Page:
By Elaina Hundley
We’ve all read a paper dense with facts and ideas but wondered “So what?” when we reached the end. Who cares about ideas strung together if there is no given connection to a greater problem or question? This is why there are multiple arguments at work in every paper. There is the argument defending the claim you made in your thesis. But there is also the argument for why your thesis matters.
Writers must show the reader why they will benefit from reading the argument. This second argument and often forgotten “so what?” is subtle but essential. There are several things to consider; first, the writer must consider whom they are writing for and what that reader will care about. The writer must also consider why the thesis is worth arguing in the first place. Does the thesis touch on a greater issue in a text or does it bring a new insight into a larger conversation?
Every paper you write should have some sort of relevance. It should have both a reason you as the writer wrote it (besides the fact it was assigned to you) and a reason a reader should read it. When the reader is finished reading they should care about your issue. You, the writer, care about it so what makes it important to you? As simple as the “so what” may seem it is fairly tricky especially since you might not be excited to write that paper for your Gen Ed. Instead of approaching a paper as an assignment that you just have to finish, think about it as a chance to convey something meaningful to you. When you care about what you write, your “so what” will be easy to find.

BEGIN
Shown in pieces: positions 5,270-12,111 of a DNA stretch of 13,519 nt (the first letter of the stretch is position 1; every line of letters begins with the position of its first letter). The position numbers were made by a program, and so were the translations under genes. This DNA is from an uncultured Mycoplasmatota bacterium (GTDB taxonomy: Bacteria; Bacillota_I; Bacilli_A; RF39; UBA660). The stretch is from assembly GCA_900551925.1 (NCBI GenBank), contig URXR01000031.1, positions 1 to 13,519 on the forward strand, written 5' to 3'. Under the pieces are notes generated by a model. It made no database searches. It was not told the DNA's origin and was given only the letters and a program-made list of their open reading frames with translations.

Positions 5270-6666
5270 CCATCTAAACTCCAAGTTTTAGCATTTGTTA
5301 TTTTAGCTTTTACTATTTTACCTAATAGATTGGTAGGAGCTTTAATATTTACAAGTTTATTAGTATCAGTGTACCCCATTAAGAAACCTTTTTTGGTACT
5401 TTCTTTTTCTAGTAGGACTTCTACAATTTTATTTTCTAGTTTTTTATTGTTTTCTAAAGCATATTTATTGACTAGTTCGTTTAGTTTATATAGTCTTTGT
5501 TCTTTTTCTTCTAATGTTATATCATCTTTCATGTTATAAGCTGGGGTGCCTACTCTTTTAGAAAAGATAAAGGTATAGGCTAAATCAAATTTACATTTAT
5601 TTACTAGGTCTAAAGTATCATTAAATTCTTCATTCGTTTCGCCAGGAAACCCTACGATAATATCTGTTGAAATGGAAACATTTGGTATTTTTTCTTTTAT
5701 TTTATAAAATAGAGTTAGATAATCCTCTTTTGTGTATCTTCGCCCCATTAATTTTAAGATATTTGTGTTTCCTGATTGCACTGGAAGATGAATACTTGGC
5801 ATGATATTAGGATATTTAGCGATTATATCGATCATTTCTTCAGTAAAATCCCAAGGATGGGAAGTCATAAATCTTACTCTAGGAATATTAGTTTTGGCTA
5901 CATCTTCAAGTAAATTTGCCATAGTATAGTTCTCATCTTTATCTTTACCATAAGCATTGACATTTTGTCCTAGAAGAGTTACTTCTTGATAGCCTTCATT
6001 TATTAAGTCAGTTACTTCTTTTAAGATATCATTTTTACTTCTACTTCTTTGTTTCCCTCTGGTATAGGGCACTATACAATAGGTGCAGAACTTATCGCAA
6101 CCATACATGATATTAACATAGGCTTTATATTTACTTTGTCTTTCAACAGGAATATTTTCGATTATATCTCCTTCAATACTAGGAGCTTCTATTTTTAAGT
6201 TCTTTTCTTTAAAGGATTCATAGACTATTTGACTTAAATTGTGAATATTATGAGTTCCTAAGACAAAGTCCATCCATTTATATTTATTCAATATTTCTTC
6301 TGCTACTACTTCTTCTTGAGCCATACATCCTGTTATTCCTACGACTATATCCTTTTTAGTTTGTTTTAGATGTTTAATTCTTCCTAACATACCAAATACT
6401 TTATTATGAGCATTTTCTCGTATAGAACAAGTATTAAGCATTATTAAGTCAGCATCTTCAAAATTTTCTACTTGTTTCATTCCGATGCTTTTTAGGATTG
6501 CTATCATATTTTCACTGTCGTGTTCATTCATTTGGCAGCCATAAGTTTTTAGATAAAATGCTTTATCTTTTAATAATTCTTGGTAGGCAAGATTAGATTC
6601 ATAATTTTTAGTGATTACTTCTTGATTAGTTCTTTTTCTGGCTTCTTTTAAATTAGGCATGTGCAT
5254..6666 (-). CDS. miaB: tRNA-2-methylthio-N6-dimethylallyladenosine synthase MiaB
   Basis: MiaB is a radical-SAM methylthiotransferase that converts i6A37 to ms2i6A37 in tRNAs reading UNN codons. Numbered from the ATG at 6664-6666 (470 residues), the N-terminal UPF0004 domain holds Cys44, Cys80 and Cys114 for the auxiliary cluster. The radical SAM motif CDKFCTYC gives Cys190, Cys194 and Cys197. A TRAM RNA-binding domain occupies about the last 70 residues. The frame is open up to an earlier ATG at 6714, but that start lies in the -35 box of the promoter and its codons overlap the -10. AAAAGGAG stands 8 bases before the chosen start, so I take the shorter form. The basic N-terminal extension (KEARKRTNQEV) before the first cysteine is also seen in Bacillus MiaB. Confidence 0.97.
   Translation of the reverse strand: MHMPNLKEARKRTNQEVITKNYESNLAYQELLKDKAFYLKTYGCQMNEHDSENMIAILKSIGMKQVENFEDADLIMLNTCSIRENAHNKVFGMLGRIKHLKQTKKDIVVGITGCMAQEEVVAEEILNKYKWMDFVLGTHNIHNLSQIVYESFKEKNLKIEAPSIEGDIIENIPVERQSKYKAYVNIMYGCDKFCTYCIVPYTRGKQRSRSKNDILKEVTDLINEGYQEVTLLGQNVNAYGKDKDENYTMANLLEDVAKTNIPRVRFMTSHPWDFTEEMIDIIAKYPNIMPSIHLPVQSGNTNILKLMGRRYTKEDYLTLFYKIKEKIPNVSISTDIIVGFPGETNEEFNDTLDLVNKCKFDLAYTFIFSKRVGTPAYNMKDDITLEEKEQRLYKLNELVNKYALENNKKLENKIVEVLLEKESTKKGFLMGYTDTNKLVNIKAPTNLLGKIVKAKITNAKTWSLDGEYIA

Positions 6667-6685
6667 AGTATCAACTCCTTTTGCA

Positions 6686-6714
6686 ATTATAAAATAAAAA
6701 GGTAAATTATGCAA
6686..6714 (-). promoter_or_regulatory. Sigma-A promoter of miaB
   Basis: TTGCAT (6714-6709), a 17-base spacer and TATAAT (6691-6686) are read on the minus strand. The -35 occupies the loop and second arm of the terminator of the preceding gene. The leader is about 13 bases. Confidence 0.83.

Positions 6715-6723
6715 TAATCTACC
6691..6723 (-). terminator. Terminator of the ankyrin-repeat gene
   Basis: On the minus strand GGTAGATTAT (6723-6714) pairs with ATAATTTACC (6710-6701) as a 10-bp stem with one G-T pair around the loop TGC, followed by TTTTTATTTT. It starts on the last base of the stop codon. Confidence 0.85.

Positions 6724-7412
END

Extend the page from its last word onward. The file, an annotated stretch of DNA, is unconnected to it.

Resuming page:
Example: If you needed to write a movie review, the “so what” of the review would be why the reader should or should not invest money in seeing “Silver Linings Playbook”. Readers care about your piece because it gives them a fuller and more honest idea of what the movie is about than promotional materials. Your more detailed information helps the reader make a decision whether to see the film or to skip it and see it on DVD (or just not watch it at all).